Ok so, I’ve argued with myself about whether or not I’d ever even discuss this topic, much less write about it but today I’ve volunteered my time to be a part of a 24 hour “shout out” on November 1st. It’s for this reason that I think it’s only fair that I explain why. Also, doing so just days before the actual day will help with anyone wondering if I am discussing this just for search engine traffic or so forth.
The idea behind this ‘event’ is that people should not use Facebook or Twitter for the entire day of November 1st in an attempt to experience what it is like to lack the communication ability of those with Autism.
You visit https://communicationshutdown.org/ and donate some money, they send you a program that you install and it will update your Facebook and Twitter accounts to announce that you are not going to be there that day in the name of Autism.
You spread awareness, you experience the lack of communication, someone gets the donation, the world is happy.
Speaking for those that can not speak for themselves
The whole idea of Autism Awareness and Advocacy is that we speak out for those people/children that can not speak for themselves. As such, it makes very little sense to silence ourselves for them.
Also, I’m not even Autistic but even I feel it’s pretty insulting to think that not visiting a couple of websites could ever give you any insight into what it’s like to have Autism. That’s like saying that because you were in chess club, you know what it’s like for children in bad neighbouurhoods to get mixed up in violent gangs.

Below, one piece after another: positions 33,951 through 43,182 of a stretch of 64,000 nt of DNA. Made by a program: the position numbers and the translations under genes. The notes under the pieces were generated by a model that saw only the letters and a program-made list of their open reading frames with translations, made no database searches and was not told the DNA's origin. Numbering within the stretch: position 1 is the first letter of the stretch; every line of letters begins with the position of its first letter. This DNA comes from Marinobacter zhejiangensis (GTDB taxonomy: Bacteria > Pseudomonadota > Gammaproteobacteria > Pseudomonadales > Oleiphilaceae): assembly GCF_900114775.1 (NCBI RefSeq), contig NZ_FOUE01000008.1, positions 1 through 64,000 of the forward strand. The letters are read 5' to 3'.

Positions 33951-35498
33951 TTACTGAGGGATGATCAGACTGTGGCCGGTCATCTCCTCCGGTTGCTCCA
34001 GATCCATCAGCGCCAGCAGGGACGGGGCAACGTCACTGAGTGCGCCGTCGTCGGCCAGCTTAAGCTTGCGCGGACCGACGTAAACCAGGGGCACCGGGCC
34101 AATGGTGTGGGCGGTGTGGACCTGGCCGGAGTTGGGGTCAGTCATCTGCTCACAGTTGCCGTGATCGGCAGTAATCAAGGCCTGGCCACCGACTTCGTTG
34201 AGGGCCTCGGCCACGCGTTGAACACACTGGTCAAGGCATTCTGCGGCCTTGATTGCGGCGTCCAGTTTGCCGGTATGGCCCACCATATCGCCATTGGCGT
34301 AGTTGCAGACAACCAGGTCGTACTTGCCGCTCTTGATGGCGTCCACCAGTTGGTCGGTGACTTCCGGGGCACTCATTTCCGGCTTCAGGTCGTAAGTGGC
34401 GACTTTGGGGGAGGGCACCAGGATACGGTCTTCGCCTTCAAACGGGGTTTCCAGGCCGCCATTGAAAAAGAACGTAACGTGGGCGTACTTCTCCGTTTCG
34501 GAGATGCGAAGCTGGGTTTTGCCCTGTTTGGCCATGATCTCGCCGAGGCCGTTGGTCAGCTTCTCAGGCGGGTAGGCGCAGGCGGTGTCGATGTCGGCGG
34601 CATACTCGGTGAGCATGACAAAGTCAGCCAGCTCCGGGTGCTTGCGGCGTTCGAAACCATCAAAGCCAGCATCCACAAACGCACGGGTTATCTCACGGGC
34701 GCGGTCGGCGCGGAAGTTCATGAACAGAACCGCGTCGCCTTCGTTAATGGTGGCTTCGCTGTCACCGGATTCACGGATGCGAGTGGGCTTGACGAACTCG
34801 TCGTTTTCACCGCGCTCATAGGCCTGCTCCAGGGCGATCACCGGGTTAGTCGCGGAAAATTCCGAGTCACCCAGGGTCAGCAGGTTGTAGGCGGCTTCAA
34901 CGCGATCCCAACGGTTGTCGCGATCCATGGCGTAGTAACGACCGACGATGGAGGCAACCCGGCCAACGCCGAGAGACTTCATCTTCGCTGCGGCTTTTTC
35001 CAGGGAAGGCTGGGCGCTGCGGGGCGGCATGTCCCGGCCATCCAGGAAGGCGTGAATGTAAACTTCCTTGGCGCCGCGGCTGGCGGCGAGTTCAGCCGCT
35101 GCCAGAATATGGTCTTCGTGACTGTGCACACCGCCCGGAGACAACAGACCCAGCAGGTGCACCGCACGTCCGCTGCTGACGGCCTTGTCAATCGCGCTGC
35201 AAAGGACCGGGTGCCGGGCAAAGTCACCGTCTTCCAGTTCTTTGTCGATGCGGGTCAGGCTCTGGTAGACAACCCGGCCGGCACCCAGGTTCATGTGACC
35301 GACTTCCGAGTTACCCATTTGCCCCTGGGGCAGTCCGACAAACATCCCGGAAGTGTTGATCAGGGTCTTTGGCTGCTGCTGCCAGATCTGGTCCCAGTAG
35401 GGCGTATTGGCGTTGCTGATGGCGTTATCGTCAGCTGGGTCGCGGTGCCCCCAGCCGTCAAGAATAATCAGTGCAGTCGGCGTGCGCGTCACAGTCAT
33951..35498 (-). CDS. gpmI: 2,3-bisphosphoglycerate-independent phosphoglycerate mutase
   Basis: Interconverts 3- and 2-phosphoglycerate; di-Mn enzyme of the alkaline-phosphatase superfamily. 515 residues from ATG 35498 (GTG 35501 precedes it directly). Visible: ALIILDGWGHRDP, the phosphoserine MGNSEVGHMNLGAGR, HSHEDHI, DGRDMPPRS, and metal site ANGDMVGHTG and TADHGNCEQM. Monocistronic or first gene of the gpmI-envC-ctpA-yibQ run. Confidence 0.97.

Not saying anything is the new “what’s your bra colour”
Remember last year when Facebook women started putting their bra colour into their status as a fun little “shhh… don’t tell the boys” game? And after most said it was childish and stupid, they attached the Breast Cancer Awareness mantra to it and suddenly it became a worthy cause to participate in.
The problem was that most of the guys and even a very large number of girls simply never got the message. The problem with “shhh” is that noone knows why you’re “shhhh”ing unless they ask and really, who cares enough to ask? No one.
So this communication shut down will very likely become the next viral campaign that totally went by most people’s attention spans without a second glance until some other day when they caught a news article or someone says something off handed and they go “oh! That’s what that was about?”
Flawed target audience
If this is truly aimed at giving people a taste of what it is like to have Autism, why would I need this? My son has Autism. Many of the people being asked to participate have Autism themselves. Do we really need this exercise to experience it?
It seems to me that this needs to be focused on the general public more than those of us that are already advocates or that already have Autism. It’s a great starting point as we can reach out to more people than they could alone but obviously the approach was flawed. We should have been given tools (banners, ads, market material, links) to prompt readers rather than asking us to just donate like any other person.